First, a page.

New York

Vito Acconci

Sonnabend Gallery

Leveling is the title of Vito Acconci's piece. Leveling with the viewer, being honest, telling it straight. Equalizing viewer and artist, putting them on common ground. But also aiming, directing. Different levels of meaning, intention, interpretation, as all of these definitions apply. The theme an exposition in public of private space. A dramatization of self to which one might refer Erving Goffman's concept of presentation through roles. For although Acconci is not physically present in his piece, he is still the performer. A tape of his voice resonates from the various speakers in the gallery, staging the show for the viewer. Furthermore each speaker assumes a part in the script, corresponding in some way to the room in which it is situated. Together the voices constitute an internal monologue of the artist talking, fantasizing, exhorting, explaining to himself. Converting into public a private stream of consciousness, reflecting on the external gestures of artwork evident in the gallery, ostensibly disclosing the process of intention. But is this leveling? Or is it a theatrical device? Purporting to sincerity, a sharing with the viewer, while maintaining the mask, confining self to the act, regulating person to persona.

Perhaps, though, I ought to clarify the situation. As one enters the gallery from the elevator, the first room is roped off by cords strung diagonally from one side to the other. A hint of subterfuge? At the far end of this room an elongated plastic-covered stretcher extends across to a door. However, before one can reach this, one passes through the second room. Here four cubic boxes, varying in size, hang at different heights and angles from rectangular platforms attached to the ceiling. Some are open, some closed. One serves as a monitor for blurred projections of color, unfocused images suggesting arms, hands, maybe feet. Another, sealed with semiopaque plastic, functions as secret container, only partially revealing its contents. A metaphor for concealment? But to return to the stretcher now visible through the door. Its surface acts as a screen for slides of colors, a crowd of people, Acconci's prone body, his hands—the images all attenuated in accord with the needlelike shape of their support. A deliberate distortion, illusion. The third room contains five stalls angling out from the wall. In the first two sheets of plastic cover blown-up figure drawings (presumably of Acconci)—one a segment of the back view, the other of a side. Veiled shadows of a presence. Pictures of Acconci performing are projected, skewed, across the other booths. In each room colored spots light the show. And all the time one is hearing, listening to the tape, as the sound of the voice shifts from room to room, from speaker to speaker.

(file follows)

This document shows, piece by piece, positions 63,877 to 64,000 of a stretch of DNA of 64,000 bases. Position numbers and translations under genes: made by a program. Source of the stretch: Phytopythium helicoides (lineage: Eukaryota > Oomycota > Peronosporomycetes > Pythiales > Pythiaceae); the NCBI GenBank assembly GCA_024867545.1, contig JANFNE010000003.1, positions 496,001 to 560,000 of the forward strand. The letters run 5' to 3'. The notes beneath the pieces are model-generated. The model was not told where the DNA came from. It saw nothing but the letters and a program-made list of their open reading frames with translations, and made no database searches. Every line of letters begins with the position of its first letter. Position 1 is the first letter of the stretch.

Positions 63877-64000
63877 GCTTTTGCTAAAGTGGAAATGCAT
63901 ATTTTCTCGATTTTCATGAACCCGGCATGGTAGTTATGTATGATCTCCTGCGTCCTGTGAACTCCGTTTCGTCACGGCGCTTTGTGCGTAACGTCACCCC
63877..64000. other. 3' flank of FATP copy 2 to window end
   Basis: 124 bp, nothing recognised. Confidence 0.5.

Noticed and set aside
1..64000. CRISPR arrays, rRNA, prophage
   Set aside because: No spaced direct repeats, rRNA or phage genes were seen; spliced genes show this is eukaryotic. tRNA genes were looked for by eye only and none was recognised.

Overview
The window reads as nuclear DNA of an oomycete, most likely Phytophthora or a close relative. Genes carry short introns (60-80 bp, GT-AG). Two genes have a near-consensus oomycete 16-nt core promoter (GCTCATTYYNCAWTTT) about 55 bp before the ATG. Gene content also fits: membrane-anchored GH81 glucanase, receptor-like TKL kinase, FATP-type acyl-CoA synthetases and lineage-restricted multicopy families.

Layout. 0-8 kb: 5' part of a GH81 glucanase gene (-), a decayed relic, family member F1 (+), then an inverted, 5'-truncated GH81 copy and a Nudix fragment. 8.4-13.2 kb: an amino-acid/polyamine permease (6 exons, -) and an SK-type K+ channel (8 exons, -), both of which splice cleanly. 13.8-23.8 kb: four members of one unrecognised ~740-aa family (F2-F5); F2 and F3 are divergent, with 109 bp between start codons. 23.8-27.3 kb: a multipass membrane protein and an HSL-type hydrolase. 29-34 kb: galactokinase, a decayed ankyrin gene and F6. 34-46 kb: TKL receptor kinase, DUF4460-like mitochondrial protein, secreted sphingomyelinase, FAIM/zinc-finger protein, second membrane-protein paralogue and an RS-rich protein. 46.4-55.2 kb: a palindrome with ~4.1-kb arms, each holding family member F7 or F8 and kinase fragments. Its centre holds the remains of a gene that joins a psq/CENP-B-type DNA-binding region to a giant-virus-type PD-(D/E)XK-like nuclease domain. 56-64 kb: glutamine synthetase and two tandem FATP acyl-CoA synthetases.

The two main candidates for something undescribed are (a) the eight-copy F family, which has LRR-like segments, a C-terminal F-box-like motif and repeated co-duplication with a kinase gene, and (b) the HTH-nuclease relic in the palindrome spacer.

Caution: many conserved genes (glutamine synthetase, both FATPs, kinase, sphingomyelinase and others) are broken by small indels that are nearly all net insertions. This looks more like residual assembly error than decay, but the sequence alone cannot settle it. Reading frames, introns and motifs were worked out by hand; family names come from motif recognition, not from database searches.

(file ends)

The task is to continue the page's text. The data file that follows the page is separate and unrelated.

Some excerpts. “Where am I? . . . why am I here? . . . Go on, make a step. Find the pitch” (humming, various sounds) . . . “Try to remember, remember” (frequently the commands repeat, echo on different speakers). “I got it. There was a painting—a box—door after door, endless hallways” (the voice here is located in the appropriate room. Numerous associations follow, words playing on each other, the instruction to “discover” evoking the language of a voyage) . . . “Go on, don't, stop, build it up, fabricate, lie, lie, lie. You see this course is here to trap you ... I can see you walking there . . . Stop, it doesn't hold up. I admit it, images slide away, where can it lead?—I admit it, boxes can't hold any meaning, I can't know where you are—I admit it, I've put up a screen in front of myself, who do I think I'm fooling?” The tape progresses through similar stops (self-reflection, questioning), go ons (commands, instructions), and descriptive phrases-dialogue (the lines of a possible script). Finally—“go on, go crazy ...the earth is turning inside out . . . the stars are underground—the people are walking backwards . . . it's all over. Boom, b000mm, b000mmm.” Silence and eventually the tape begins again.

It seems important to note that Acconci's reading is assertively melodramatic. Whining, cajoling, feveredly excited, stagily whispered. And so despite the questions, the searching for answers, one is enveloped by the theater. The format of free association lends an illusion of intimacy to the tape. But the viewer does not meet the artist face to face, on a level. Instead one remains distanced as spectator, riveted to a stage, allowed to confront only a concept of self carefully enclosed within its presentation. Perhaps one might equate all this with the creation of a personal mythology, a legend for the artist. Yet in the end what stands out is the artifice. The enticement to a game of hide-and-seek where the artist flaunts his camouflage but the viewer cannot find.

Susan Heinemann